The General Services Administration first brought up the concept of having an “unpriced” schedule a year or so ago.
The idea is to evaluate vendors for their capabilities, past performance and overall skillsets, and not on their prices. And then let the price competition happen at the task order level.
This concept would be a huge change in the federal market where price has always been a factor in the evaluations of bids.
But the recent success of governmentwide multiple award contracts such as OASIS, and the acceptance of a similar approach for the recent $11.5 billion Human Capital and Training Solutions (HCaTS) procurement and the soon-to-be released solicitation for Alliant 2, there is a growing recognition that this may be the future of federal contracting for multiple award, indefinite delivery, indefinite quantity vehicles.
The reason for the optimism about this major change comes from several factors. GSA’s success is one. Add to that, the Defense Department submitted a legislative proposal to Capitol Hill to remove price as an evaluation factor, and there is language supporting this concept in the 2017 Defense Authorization bill currently working its way through Congress, said Alan Chvotkin, senior vice president and general counsel at the Professional Services Council.
Section 825 of the House version of the NDAA included a provision to let DoD “carry out a pilot program under which innovative commercial items may be acquired through a competitive selection of proposals, resulting from a general solicitation and the peer review of such proposals.”
In the Senate’s version of the NDAA, Sen. Tom Carper (D-Del.) submitted a similar provision, but the leadership refused to let it be debated.
Carper’s amendment would have DoD, GSA and the Homeland Security Department to use an unpriced evaluation approach in a pilot program for a contract not worth more than $10 million.
Jeff Koses, the chief acquisition officer at GSA, said at the ACQUIRE conference sponsored by 1105 Government Information Group, that his agency philosophically agrees that the strongest competition happens at the task order level.
GSA is using the authorities in the Federal Acquisition Regulations to take reduce the focus on price. Under OASIS and HCATS, which is under protest by 26 unsuccessful bidders, contractors were asked to rate themselves against a pre-determined set of criteria and the highest rated vendors won a spot on the contract with price not being a major factor.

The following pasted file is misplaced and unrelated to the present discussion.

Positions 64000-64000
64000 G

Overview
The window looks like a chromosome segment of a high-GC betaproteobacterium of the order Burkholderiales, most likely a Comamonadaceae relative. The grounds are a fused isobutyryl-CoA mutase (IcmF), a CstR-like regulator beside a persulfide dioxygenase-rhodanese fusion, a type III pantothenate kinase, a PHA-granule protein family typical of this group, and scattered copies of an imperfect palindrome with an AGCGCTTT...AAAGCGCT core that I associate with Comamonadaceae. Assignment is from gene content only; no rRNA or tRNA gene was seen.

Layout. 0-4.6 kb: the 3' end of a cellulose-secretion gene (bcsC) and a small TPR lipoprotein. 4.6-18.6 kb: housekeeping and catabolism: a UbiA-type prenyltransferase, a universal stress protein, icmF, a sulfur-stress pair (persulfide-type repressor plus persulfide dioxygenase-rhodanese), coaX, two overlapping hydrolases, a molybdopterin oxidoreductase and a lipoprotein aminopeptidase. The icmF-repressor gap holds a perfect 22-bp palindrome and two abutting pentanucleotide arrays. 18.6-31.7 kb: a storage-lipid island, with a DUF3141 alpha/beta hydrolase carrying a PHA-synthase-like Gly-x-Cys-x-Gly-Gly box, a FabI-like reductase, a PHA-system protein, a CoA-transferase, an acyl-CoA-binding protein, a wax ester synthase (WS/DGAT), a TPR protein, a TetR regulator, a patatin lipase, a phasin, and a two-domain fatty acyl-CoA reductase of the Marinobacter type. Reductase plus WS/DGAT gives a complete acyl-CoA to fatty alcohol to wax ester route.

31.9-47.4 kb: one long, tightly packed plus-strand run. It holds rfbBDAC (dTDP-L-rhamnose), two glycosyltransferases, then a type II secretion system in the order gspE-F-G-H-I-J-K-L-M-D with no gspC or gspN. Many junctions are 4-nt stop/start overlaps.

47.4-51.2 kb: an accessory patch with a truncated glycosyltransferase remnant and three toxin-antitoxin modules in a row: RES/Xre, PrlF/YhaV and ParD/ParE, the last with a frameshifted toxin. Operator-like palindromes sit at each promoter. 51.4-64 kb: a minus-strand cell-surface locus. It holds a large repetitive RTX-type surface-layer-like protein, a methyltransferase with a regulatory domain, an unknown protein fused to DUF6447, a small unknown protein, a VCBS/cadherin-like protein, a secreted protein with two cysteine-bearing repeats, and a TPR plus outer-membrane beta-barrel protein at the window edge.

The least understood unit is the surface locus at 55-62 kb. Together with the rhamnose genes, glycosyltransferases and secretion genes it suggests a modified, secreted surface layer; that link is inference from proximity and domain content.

GSA expects to take a similar approach with the Alliant contracts.
DoD also is starting to look at this concept at the functional domain level.
Ken Brennan, DoD’s deputy director for Services Acquisition in the office of Defense Procurement and Acquisition Policy, said at the ACQUIRE conference that it’s very early in the policy development process where there are only informal and general conversations going on about how this could work for the Pentagon.
But, Brennan said, there is an interest and a growing recognition of where price evaluations matter the most.
The idea of an unpriced schedule or contracts where price is not an evaluation factor is the type of innovation that senior contracting executives are looking for.
One of the major findings in the recent survey by Grant Thornton and PSC highlights an expectation that innovation will increase over the next two-to-three years.
“We need to do better job defining what we mean by innovation and how to define it,” Chvotkin said. “There is no centralized comprehensive strategy for pursuing innovation from government or contractors.”
The 2016 survey was the 8th biennial edition of the survey.
Not surprisingly, the biggest barrier to innovation is the lack of skills among the acquisition workforce and the fear of bid protest.
“Acquisition workers’ inexperience means they tend to focus on compliance and don’t understand the flexibilities in the FAR,” the survey stated. “As a result, they tend to be overly risk averse out of fear of protests or punishment, rather than trying new and different things.”
In the same vein, survey respondents said oversight and compliance requirements got worse over the last two years, but they also expect it to level out over the next two-to-three years.
Respondents said the inventory of service contracts, the overuse of executive orders to mandate changes in federal procurement and responding to so many data calls were among the biggest compliance burdens government and industry face today.
“Respondents highlighted the difference between ‘constructive’ versus ‘destructive’ oversight,” the report stated. “From their perspective, ‘constructive’ oversight has the objective of improving the quality of acquisition. On the other hand, ‘destructive’ oversight is focused more on punishing mistakes after the fact, with no immediate positive benefit.”